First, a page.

On The Quick
Veterans Administration Rules in Favor of APRNs
Full practice authority for NP, CNS and CNM
It’s official: Effective January 13, Veterans Health Administration (VHA) nurse practitioners, clinical nurse specialists and certified nurse midwives have full practice authority, even in states that do not yet grant autonomy to advanced practice registered nurses. To make that possible in states like California, the VA is exercising its authority to preempt state law. The one exception is the ability to prescribe and administer controlled substances, which remains subject to applicable state regulations.
The final rule means that the VA’s 5,769 APRNs can practice “to the full extent of their education, training and certification” within the scope of their VHA employment.
THE CRNA QUESTION
Omitted from the final autonomy rule are the VHA’s approximately 937 certified registered nurse anesthetists (CRNAs). Although the VA included CRNAs in its original proposal last May, an American Society of Anesthesiologists lobbying campaign generated 104,256 negative comments. In its official response to those comments, published in the Federal Register on December 14, the VA reaffirmed its belief that CRNAs provide safe care even without a physician’s supervision. However, the VA conceded that it “does not have immediate and broad access problems in the area of anesthesia care … that require full practice authority for all CRNAs.” Although the new rule is final, the VA invited additional public comments on the question of CRNA autonomy to help shape future regulations. The comment period closed on January 13.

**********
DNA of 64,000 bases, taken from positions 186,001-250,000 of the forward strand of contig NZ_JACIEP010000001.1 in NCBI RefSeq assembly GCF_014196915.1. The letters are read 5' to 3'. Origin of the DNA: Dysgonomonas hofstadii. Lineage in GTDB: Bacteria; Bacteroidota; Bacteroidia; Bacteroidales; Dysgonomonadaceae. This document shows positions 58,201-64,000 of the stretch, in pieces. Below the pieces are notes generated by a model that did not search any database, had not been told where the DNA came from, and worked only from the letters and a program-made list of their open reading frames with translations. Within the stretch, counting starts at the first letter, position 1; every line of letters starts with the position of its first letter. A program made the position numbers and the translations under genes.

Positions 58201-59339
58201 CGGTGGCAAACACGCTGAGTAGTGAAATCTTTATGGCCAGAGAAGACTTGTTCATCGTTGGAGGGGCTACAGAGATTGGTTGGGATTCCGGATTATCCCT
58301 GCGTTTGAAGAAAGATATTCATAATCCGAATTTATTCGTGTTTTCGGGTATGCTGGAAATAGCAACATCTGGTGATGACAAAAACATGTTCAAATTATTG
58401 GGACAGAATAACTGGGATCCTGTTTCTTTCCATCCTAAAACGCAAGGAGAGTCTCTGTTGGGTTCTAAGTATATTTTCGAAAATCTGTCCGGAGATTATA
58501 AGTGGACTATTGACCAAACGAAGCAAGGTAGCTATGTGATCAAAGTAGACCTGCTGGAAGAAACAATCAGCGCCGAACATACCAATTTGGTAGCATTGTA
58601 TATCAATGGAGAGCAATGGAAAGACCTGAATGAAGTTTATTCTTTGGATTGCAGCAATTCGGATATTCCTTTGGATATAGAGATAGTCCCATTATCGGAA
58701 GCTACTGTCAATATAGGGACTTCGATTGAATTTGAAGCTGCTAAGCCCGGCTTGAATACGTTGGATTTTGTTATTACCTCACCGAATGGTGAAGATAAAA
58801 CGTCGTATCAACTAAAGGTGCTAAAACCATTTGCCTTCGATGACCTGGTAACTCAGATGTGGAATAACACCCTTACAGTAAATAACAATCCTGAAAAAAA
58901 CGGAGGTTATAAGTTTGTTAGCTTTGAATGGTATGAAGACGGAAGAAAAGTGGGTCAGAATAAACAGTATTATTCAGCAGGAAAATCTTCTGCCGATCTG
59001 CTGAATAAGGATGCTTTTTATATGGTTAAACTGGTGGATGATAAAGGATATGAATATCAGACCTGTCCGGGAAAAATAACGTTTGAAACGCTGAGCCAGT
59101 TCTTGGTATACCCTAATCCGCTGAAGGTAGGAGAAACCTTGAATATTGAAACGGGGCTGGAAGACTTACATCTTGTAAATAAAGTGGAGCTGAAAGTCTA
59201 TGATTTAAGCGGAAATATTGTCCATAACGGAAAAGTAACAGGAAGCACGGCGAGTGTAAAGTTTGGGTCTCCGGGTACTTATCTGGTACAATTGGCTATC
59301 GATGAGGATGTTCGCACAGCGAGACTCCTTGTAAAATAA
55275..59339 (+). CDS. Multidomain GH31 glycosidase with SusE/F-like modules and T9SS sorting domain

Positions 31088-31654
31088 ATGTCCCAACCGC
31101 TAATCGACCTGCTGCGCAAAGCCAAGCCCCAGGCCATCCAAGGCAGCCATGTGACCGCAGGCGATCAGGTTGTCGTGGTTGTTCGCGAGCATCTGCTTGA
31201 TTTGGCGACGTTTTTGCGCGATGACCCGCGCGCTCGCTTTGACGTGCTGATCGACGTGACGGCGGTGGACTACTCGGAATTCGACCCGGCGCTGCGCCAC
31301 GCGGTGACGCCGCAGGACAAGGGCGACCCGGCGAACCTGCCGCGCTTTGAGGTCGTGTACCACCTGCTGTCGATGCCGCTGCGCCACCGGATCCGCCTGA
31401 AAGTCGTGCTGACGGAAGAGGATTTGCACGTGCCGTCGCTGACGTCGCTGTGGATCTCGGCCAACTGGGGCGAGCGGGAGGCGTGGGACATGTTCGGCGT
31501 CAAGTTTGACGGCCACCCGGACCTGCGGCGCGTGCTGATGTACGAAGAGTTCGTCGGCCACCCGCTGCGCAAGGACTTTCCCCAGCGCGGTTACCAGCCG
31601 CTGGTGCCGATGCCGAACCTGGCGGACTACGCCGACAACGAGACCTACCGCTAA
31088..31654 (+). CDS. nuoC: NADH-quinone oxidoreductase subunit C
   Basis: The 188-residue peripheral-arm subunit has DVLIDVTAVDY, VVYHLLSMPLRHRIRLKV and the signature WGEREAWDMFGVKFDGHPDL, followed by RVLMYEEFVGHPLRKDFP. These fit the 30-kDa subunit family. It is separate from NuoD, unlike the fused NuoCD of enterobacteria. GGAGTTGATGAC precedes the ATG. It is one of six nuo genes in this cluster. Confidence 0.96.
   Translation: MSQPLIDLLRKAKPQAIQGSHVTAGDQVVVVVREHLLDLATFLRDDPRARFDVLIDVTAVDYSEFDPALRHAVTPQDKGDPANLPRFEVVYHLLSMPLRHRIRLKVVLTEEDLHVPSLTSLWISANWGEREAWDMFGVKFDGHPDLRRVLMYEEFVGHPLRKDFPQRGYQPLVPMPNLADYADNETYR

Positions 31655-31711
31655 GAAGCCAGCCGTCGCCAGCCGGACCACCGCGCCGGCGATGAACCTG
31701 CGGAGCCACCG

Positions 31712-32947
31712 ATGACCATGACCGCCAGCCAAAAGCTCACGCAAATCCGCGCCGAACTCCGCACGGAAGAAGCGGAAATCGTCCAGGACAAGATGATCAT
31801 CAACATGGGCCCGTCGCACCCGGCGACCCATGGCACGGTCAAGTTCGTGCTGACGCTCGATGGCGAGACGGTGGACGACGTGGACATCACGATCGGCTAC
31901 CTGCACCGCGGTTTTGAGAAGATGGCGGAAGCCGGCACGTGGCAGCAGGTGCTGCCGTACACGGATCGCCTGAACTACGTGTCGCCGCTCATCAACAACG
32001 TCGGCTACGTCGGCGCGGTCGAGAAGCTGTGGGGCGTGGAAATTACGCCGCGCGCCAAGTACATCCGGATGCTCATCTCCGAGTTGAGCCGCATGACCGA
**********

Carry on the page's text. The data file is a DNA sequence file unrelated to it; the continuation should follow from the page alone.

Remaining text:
OPENING THE DOOR
“Amending this regulation,” declares VA Under Secretary for Health David J. Shulkin, M.D., “increases our capacity to provide timely, efficient, effective and safe primary care; aids VA in making the most efficient use of APRN staff capabilities; and provides a degree of much-needed experience to alleviate the current access challenges that are affecting VA.” In a supportive comment, the Federal Trade Commission added that the move could “broaden the availability of healthcare services outside the VHA system, as well as within it, and … generate additional data in support of safe APRN practice.”
This article is from workingnurse.com.